Onna San no Miya (the Third Princess)

Suzuki Harunobu Japanese

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For Harunobu's sophisticated patrons, this deceptively calm scene of a palace beauty on a spring day invoked one of classic literature's most stirring tragedies. The young woman in aristocratic garb with her lively cat appears frequently in ukiyo-e and recalls a pivotal incident in the early-eleventh-century romance of Genji, the "shining prince" who personified the Heian court's ideal of aesthetic sensitivity and discernment in the conduct of personal and public life. The doll-like figure with long flowing hair and trailing robe recalls the naive young imperial princess San no Miya, recently wed to the aging Genji. On a spring day, her cat ran outside, swinging open the bamboo blind and revealing the young nobles playing ball in the garden. A branch of cherry in full bloom suggests the setting and signals the flowering of love as well as its inevitably short duration. San no Miya caught sight of the handsome Kashiwagi, son of Genji's boyhood friend. In the alchemy of youth and forbidden love that transpires, the novel weaves the themes of passion and fateful retribution for social transgression, recasting Genji's own youth in intense and tragic tones that are believed by the sweet innocence in Harunobu's vision.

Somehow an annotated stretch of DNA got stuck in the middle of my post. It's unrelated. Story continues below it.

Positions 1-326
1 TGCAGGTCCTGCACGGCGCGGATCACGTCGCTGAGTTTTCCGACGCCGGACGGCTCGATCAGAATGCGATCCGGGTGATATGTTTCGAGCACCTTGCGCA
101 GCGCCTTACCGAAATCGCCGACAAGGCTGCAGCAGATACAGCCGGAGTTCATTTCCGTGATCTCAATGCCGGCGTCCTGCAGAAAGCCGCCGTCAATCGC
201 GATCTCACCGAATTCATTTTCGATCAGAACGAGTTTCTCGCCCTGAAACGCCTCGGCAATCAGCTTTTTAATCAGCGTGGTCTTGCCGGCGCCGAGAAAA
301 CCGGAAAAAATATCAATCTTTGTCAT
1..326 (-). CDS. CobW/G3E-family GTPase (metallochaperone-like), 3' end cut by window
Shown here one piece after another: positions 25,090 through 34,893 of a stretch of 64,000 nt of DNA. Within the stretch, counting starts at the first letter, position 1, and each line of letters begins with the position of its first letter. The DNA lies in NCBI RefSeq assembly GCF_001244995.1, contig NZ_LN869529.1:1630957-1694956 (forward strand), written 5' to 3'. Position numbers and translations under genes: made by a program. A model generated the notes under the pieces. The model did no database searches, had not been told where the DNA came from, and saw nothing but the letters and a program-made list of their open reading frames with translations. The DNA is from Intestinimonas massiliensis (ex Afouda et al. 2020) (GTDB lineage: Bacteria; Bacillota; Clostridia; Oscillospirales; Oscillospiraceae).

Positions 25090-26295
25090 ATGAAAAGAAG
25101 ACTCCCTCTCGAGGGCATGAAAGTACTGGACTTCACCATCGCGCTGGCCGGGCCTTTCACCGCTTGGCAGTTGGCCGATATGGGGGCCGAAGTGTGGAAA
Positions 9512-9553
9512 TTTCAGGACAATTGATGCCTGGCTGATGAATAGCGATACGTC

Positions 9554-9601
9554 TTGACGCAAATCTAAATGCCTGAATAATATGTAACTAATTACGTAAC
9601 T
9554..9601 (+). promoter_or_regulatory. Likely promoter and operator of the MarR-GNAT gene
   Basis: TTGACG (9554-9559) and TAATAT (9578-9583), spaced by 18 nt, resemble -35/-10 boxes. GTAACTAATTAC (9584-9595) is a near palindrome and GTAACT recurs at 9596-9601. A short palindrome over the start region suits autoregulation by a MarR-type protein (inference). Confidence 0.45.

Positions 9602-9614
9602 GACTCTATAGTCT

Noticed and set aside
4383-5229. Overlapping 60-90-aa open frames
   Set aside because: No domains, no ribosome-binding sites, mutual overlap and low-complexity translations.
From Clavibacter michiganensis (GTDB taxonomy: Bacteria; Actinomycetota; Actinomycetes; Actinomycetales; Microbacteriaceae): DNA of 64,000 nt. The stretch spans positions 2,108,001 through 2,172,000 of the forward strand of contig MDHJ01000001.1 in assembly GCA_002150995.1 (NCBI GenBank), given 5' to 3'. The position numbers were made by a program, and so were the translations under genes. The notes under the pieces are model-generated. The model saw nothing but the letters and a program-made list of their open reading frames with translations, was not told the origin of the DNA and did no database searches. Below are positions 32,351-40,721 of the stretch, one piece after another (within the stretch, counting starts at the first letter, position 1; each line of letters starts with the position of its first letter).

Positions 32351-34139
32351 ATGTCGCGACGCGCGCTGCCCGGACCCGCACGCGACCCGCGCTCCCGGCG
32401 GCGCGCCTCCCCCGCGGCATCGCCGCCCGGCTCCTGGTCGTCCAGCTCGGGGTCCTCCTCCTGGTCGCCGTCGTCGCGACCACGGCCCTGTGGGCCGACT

Onna San no Miya (the Third Princess), Suzuki Harunobu (Japanese, 1725–1770), Woodblock print; ink and color on paper, Japan

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